Cryptocurrency miners from China are now beginning to set up shop in neighboring countries such as Russia and Kazakhstan. As a result, they are coming back online to extract new bitcoin units, and they are again presenting serious competition to miners in the United States and other bitcoin havens.
Miners in China Are Setting Up Shop Elsewhere
Not long ago, Beijing ruled that all mining in China was to be banned, claiming that the hazards of bitcoin mining were simply too heavy to ignore. This has been an argument that has swelled in recent months, with several analysts, industry heads, and even traders alike claiming that in some way or another, crypto mining does irreversible harm to the planet’s environment.
This is an attitude that has been shared by some of the most prominent figures in the industry. The most notable example is arguably Elon Musk, who really made headlines earlier in the year when he announced that his electric car company Tesla was going to be accepting bitcoin payments for vehicles. However, this decision was soon rescinded when Musk decided that he was worried about the effects of crypto mining.
A few months later, Musk issued a statement saying that if miners were to utilize greener energy and if emissions were to go down, he would consider reinstating the bitcoin acceptance policy for vehicles.
Kevin O’Leary of “Shark Tank” fame has also stated in the past that he would no longer be buying bitcoin mined in China, saying that the country’s mining policies were not environmentally friendly. This is clearly a problem that he’s not going to have to worry about anymore considering how China has taken every step to ensure its mining industry goes kaput. The country has officially kicked out all crypto miners and what was once the most prominent bitcoin region in the world has ultimately turned into a technologically barren wasteland in many ways.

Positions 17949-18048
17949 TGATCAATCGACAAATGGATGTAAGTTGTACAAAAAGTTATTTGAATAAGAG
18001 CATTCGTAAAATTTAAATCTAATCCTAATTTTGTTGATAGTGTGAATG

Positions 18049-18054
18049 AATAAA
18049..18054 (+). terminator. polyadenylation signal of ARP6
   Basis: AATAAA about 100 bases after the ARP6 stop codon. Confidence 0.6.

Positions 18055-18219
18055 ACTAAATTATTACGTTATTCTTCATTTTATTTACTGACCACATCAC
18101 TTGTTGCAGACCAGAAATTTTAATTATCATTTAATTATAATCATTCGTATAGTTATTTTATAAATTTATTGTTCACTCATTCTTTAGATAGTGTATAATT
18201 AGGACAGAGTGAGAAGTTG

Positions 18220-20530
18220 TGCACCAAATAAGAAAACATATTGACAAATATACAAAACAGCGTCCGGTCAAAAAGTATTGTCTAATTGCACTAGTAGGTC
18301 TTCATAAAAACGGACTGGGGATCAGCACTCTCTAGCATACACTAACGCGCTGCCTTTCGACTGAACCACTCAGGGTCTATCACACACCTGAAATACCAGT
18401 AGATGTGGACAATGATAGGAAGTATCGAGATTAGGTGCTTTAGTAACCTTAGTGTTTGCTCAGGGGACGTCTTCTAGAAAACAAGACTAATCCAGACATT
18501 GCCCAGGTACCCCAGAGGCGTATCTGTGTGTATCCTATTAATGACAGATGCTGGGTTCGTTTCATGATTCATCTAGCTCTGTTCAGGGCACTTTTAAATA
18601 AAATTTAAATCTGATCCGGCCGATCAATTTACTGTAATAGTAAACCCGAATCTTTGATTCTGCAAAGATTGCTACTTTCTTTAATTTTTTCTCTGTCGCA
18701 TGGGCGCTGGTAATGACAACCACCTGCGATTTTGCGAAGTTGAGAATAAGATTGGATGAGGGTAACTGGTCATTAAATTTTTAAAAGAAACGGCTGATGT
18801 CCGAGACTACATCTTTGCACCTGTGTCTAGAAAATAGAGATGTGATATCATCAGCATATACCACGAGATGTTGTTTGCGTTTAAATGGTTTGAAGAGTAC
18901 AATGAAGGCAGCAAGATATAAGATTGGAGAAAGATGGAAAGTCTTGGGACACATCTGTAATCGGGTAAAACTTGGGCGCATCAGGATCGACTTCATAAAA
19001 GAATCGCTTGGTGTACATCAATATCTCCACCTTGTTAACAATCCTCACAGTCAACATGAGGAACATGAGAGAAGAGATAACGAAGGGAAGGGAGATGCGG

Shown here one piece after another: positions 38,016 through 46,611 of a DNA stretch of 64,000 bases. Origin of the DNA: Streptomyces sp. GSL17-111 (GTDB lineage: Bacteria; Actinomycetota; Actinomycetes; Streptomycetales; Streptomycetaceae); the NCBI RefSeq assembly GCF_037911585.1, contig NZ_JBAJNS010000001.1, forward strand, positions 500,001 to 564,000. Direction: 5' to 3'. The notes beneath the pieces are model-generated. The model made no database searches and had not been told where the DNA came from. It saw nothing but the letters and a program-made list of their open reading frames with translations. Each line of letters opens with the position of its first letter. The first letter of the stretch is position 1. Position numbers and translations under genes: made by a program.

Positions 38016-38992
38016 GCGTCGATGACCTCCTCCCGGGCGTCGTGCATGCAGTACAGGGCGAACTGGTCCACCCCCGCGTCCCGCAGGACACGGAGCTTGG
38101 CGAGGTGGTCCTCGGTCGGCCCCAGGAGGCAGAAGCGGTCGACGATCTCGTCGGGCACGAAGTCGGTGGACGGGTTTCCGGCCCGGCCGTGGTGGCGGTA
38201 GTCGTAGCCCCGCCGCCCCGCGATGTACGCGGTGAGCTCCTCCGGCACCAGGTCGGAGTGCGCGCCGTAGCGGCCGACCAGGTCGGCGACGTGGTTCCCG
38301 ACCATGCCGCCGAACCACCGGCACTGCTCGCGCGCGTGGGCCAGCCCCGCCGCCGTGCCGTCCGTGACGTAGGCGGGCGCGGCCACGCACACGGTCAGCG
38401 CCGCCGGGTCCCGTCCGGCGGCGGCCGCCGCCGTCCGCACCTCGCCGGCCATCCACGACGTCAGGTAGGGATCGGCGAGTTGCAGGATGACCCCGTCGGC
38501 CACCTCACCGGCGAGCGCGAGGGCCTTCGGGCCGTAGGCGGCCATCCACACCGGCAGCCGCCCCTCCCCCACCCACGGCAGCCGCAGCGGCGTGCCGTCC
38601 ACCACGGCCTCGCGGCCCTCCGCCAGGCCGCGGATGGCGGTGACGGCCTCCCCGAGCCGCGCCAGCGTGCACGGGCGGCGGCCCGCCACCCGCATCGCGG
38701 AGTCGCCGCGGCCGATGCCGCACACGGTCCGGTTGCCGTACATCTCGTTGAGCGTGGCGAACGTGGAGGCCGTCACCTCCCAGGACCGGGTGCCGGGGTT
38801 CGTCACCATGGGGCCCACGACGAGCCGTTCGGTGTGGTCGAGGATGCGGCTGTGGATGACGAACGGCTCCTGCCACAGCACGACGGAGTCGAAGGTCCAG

The Price Is Growing
But those miners are not giving up without a fight. Yes, they have lost their own turf, but they are finding new ways to stay in business. Many have moved to other countries that do not ban, but rather welcome mining projects. They are now back in the game and bringing bitcoin back up to speed. As noted, the world’s number one digital currency by market cap has since recovered more than 80 percent of its lost hash rate. Typically, a jump over ten percent is considered a giant step forward.
This could also explain why bitcoin’s price has been in a serious state of recovery over the past few weeks. The asset fell by more than 50 percent during the chaos and turmoil surrounding the China mining exodus, and for a brief while, bitcoin was trading below $30,000 – a huge drop from its all-time high of $64,000. However, now the asset is selling for more than $47,000.